HOW TO MAKE YOUR DOG VOMIT WITH 3% HYDROGEN PEROXIDE
- 0.5-1mL per pound of weight (not to exceed 50 mL)
- OR 1 Teaspoon (5mL) per 10 lbs of body weight
- 1 Teaspoon=5mL, 1 Tablespoon= 15mL
- 0.5-1mL per pound of weight (not to exceed 50 mL)
- Walking or gentle movement can help make pets vomit quicker
- Vomiting usually occurs in 10-15 minutes.
- If no vomiting has occurred after 15 minutes, a repeat dose may be given.
- Maximum dose is 45 mL per dog
- Feeding a small amount of food prior to giving the hydrogen peroxide may help improve the likelihood of your pet vomiting
- If you have a syringe or turkey baster it can make the job much easier. Do not be too forceful or pour it too fast down your dog’s throat as they can potentially have it go down their trachea to their lungs instead which can cause severe problems.
- It is important to note, hydrogen peroxide stronger than 3% can cause severe corrosive injury to your dog’s mouth, throat, esophagus, and stomach. If too much hydrogen peroxide is given and is not vomited up, gastritis can occur.
- Even if you are able to successfully make your dog vomit up the toxin they ingested, I STRONGLY recommend you take your pet to your veterinarian or check with the Pet Poison Helpline to determine if your pet needs monitoring, fluids, activated charcoal, or any medications to counteract the effects of the toxin.
WHEN YOU SHOULD NOT MAKE YOUR DOG VOMIT WITH HYDROGEN PEROXIDE
Any time your dog has ingested toxic chemicals, household cleaners, glue, sharp objects, etc. then DO NOT make your pet vomit. Your dog should be rushed to the nearest veterinarian/emergency clinic ASAP. Making your dog vomit toxic chemicals can cause severe ulceration and damage to their esophagus, throat, and mouth. Sharp objects can become lodged in their esophagus in their chest requiring endoscopy for extraction or may perforate the esophagus/stomach.
WHEN IN DOUBT, ALWAYS SEEK VETERINARY GUIDANCE AND CARE!!!
PET POISON HOTLINE
The Pet Poison Helpline is a 24/7 resource that helps owners determine if what their dog got into is toxic, and if so, what actions they need to take. They charge a $49 incident fee, payable by credit card for the initial consultation as well as all follow-up calls associated the management of the case. The Pet Poison Helpline number is 1-855-764-7661. See www.PetPoisonHelpline.com for more information!!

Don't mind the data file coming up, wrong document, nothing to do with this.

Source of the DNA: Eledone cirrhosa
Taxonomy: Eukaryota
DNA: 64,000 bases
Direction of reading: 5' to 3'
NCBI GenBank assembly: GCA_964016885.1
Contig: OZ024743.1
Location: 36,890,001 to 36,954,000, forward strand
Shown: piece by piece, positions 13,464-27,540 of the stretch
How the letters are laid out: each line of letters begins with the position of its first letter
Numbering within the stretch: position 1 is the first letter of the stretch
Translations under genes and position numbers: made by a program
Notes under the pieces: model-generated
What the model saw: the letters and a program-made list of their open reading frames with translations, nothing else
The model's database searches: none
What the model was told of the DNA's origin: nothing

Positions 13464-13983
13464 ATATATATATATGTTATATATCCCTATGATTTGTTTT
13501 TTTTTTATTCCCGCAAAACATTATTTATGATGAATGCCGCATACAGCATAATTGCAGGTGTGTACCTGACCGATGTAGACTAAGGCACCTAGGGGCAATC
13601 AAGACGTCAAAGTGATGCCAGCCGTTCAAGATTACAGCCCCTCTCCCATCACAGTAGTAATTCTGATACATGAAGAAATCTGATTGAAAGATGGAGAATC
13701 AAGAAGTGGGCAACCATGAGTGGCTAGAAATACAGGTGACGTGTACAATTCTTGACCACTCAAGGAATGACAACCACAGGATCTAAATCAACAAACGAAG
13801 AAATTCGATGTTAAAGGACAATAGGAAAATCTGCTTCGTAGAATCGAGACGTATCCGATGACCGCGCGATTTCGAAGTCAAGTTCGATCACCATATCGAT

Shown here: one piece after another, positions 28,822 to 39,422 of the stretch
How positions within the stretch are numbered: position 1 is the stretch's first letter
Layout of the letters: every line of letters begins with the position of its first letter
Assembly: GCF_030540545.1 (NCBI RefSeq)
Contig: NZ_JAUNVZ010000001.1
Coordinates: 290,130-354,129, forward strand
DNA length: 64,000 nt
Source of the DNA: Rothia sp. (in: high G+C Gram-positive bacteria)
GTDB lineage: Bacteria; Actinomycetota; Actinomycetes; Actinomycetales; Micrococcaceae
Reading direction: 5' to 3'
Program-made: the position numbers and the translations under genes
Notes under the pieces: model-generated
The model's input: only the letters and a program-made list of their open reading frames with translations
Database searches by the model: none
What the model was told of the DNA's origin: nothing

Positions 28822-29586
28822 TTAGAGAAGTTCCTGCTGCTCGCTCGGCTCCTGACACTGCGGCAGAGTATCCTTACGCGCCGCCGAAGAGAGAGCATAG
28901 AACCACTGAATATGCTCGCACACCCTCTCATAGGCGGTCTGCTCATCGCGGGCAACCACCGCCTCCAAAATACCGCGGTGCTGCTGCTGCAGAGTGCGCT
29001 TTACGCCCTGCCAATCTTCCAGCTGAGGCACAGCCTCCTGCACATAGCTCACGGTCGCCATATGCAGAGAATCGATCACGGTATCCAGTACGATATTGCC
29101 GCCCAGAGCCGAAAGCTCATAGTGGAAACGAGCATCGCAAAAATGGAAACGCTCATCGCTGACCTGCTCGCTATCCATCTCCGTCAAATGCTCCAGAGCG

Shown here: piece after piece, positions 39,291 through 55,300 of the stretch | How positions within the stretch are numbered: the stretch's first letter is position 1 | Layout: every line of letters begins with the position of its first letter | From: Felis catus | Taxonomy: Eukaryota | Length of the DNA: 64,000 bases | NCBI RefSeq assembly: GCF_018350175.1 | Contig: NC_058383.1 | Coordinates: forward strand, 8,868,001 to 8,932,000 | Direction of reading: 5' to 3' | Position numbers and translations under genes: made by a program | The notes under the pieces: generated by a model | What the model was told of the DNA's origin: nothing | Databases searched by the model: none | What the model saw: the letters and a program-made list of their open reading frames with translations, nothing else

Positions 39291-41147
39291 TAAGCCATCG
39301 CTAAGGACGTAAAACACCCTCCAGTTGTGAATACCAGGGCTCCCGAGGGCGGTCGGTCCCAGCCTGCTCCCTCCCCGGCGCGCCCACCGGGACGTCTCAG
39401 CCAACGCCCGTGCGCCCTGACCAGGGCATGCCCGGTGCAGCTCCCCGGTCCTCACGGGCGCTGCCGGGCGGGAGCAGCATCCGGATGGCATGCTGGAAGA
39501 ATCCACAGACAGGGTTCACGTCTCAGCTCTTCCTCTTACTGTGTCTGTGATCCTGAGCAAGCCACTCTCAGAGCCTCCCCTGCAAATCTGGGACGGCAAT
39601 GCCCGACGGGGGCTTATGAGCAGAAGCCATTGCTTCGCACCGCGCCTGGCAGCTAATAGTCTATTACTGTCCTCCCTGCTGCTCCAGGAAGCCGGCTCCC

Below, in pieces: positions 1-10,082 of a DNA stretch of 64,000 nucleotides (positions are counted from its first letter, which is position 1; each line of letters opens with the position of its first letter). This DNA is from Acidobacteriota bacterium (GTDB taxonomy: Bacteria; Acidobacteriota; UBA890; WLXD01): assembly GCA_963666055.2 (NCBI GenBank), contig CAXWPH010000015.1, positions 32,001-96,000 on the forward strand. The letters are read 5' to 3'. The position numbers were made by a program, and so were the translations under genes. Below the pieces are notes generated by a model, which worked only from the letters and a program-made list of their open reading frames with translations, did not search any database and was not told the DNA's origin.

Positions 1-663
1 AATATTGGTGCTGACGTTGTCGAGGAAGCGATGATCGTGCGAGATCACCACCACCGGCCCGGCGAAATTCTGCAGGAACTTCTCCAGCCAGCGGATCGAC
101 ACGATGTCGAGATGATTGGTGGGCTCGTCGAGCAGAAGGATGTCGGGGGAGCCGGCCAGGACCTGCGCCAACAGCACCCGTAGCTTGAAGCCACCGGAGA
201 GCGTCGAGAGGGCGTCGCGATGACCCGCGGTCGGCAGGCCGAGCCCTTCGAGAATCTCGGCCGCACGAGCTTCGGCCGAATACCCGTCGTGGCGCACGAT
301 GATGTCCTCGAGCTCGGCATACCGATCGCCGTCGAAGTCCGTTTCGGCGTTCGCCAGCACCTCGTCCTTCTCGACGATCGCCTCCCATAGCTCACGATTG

There are many items in most homes, garages, and yards that are toxic to dogs. The best way to help prevent your pet from an unnecessary and potential fatal toxic incident is to be well informed about the most common toxins for dogs and ensure they are stored in a safe location where your pet cannot get to them. Your counter or table is not a safe location — trust me on that. I have seen 10 lb dogs manage to find a way onto a counter to get into something they shouldn’t have!
If your pet finds something potentially toxic, the best course of action is to rush them IMMEDIATELY to your local vet or emergency clinic. Time is often of the utmost importance in these cases. Sometimes 30 minutes can be the difference between life and death for your beloved dog. If you cannot get your pet into a vet clinic immediately, the Pet Poison Helpline can help guide you on the best options and their website is full of resources. Vomiting can be induced at home with 3% Hydrogen Peroxide, however you need to make sure what your pet consumed is something that is safe for them to vomit. It’s is ALWAYS better to play it safer than sorry in cases of possible toxin ingestion in your pet.
Spencer Mills, DVM
How do you keep toxins away from your pups? Tell us in the comments!
Dr. Mills is a veterinarian and avid dog lover who is dedicated to helping further educate pet owners on all things health related for their four-legged companions. In addition to practicing in his local vet clinic, Dr. Mills has a mobile house call veterinary business, works with numerous local shelters and rescue organizations, and is in the process of opening an emergency veterinary clinic giving him a wide array of experience in the veterinary field.